Time Management - Continued


PRIORITIZE: sort tasks/activities into three groups – “A”, “B”, and “C”. “A’s” are essential and get completed first.

Time Allocation: decide how long the task/activity is going to take and schedule accordingly. Be conservative – if you finish early, you can relax or use the time to catch up in other areas.

Relaxation: everyone needs time to relax; it is a necessity for your mental and physical health and well-being. Schedule relaxation as you would any other activity.

Exercise: Stress reduces academic performance, whereas exercise reduces stress. Work out regularly so that your body and mind can perform at their peak.

Flexibility: there are always going to be unforeseen obstacles that arise – allow for it and do not panic. The use of a schedule makes it relatively easy to accommodate the unexpected.

Floating Tasks: these are tasks that can be done any time, anywhere. Be prepared to use bonus time to read a book, write a letter, review a paper, etc.

Mid-terms and Finals: Scrap everything that is not essential for survival during mid-terms and finals weeks!


Re-Prioritize: Are you trying to do too much? Change the priority level of certain tasks – reconsider how many hours you want to work per week, how many hours you need to spend with your family, and how many hours you need for yourself.

Postpone: If necessary, postpone lower priority level tasks.

Delegate: ask or hire someone else to do certain tasks.

Speed Up: Sacrifice EXCELLENCE for expediency. There may be times when you choose to compromise on the quality of your work in favor of getting it done!

Give Up: Sometimes the best choice is to choose to drop an activity. If it is unrealistic to think that you can accomplish your goal to your satisfaction, it is better to wait until you have the time and/or skills to do it better.

Do It Differently: Continually evaluate if there is a better way you can do things – for example, leave a task out, spread the task out over time, cut back in some areas and concentrate on others, etc.


  1. Complete small tasks quickly rather than postponing them. The sense of accomplishment you will get will encourage you to take on larger and more complicated tasks.
  2. Break down large, complicated or boring tasks into smaller and more manageable pieces.
  3. Write large assignments a section at a time.
  4. Identify your best time of the day to study – everyone has “peak performance” times when they are able to accomplish more.
  5. Study subjects that are boring and/or challenging first when you are fresh and have more energy.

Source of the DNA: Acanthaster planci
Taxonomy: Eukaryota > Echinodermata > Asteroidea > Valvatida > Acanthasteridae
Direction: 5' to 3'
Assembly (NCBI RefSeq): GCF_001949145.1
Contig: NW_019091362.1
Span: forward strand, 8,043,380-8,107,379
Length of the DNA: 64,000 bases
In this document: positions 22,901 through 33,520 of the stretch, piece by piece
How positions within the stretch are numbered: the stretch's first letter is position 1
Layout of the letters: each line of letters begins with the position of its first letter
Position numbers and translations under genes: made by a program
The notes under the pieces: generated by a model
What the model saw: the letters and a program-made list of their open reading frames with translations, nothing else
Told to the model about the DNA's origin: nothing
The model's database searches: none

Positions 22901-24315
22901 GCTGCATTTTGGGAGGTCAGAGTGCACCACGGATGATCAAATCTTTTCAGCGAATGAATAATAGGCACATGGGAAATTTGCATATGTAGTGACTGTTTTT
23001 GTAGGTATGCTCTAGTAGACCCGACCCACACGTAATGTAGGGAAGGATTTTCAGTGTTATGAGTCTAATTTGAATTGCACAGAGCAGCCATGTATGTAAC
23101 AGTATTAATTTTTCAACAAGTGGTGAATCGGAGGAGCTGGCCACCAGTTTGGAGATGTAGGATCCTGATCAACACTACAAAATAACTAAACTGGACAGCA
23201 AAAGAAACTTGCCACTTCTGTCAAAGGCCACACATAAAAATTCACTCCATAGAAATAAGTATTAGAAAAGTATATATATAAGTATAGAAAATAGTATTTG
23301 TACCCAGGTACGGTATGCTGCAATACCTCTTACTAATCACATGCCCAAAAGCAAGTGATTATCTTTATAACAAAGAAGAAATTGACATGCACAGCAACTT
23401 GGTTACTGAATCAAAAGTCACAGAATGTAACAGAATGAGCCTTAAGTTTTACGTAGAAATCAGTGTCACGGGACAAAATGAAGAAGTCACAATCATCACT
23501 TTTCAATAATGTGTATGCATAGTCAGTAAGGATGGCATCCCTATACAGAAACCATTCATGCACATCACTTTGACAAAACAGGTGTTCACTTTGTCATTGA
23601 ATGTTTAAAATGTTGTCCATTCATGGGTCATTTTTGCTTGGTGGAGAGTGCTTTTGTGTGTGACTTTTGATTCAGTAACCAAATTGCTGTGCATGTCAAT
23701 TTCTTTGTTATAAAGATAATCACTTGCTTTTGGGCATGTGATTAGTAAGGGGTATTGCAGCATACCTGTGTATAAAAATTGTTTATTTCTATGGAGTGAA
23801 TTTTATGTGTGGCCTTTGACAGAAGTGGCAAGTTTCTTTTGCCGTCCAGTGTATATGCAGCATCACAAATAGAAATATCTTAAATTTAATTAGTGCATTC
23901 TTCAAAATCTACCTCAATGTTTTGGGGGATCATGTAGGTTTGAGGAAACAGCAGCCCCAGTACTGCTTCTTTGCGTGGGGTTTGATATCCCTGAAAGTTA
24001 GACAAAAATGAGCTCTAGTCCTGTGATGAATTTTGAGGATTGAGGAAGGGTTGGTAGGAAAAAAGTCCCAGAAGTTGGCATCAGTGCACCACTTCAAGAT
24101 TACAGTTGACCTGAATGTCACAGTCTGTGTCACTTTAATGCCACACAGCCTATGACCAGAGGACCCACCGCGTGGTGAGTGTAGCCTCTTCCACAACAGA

6. Use the library to study – it is the only activity that takes place there. If you don’t want to use the library, find another place that is free of distractions.
  7. Avoid distractions. If there are common distractions you use to procrastinate, find ways to eliminate your access to them.
  8. Treat school as if it were a job. Try to accomplish school tasks within a specific time period, if possible (e.g., 8-5 M-F). If you are able to devote these hours to attending classes and studying, then week-ends and evenings can be freed up for family, friends, and other activities.


At times, it seems like there are not enough hours in the day to get everything done. Sometimes it is true – there are too many things to do, and not enough time. However, sometimes it is that we are not using our time as efficiently as we are able.


Another key component of effective time management is organization. Having all school-related materials organized and in one place can save significant time.

1) Use some type of system for each class to keep track of the syllabus, class notes, handouts, etc. Spiral notebooks with lined paper work well for note-taking, and they are available with pockets lining the front and back cover for filing your class papers. These notebooks come in multiple-subject format with pocketed dividers between each subject. Another system that works well is a 3-ring binder.

2) Locate a space where you live that can be used to keep all school-related items – notebooks, textbooks, research articles, equipment, etc.

3) Create a system to keep track of all your papers. If you choose to use a 3-ring binder, you can buy a 3-hole punch to use on handouts, the syllabus, etc. Another possibility is to use file folders and store them in an inexpensive file box kept with the rest of your school items.

It doesn’t matter which system you use – the important thing is to experiment and find the system that works best for you.



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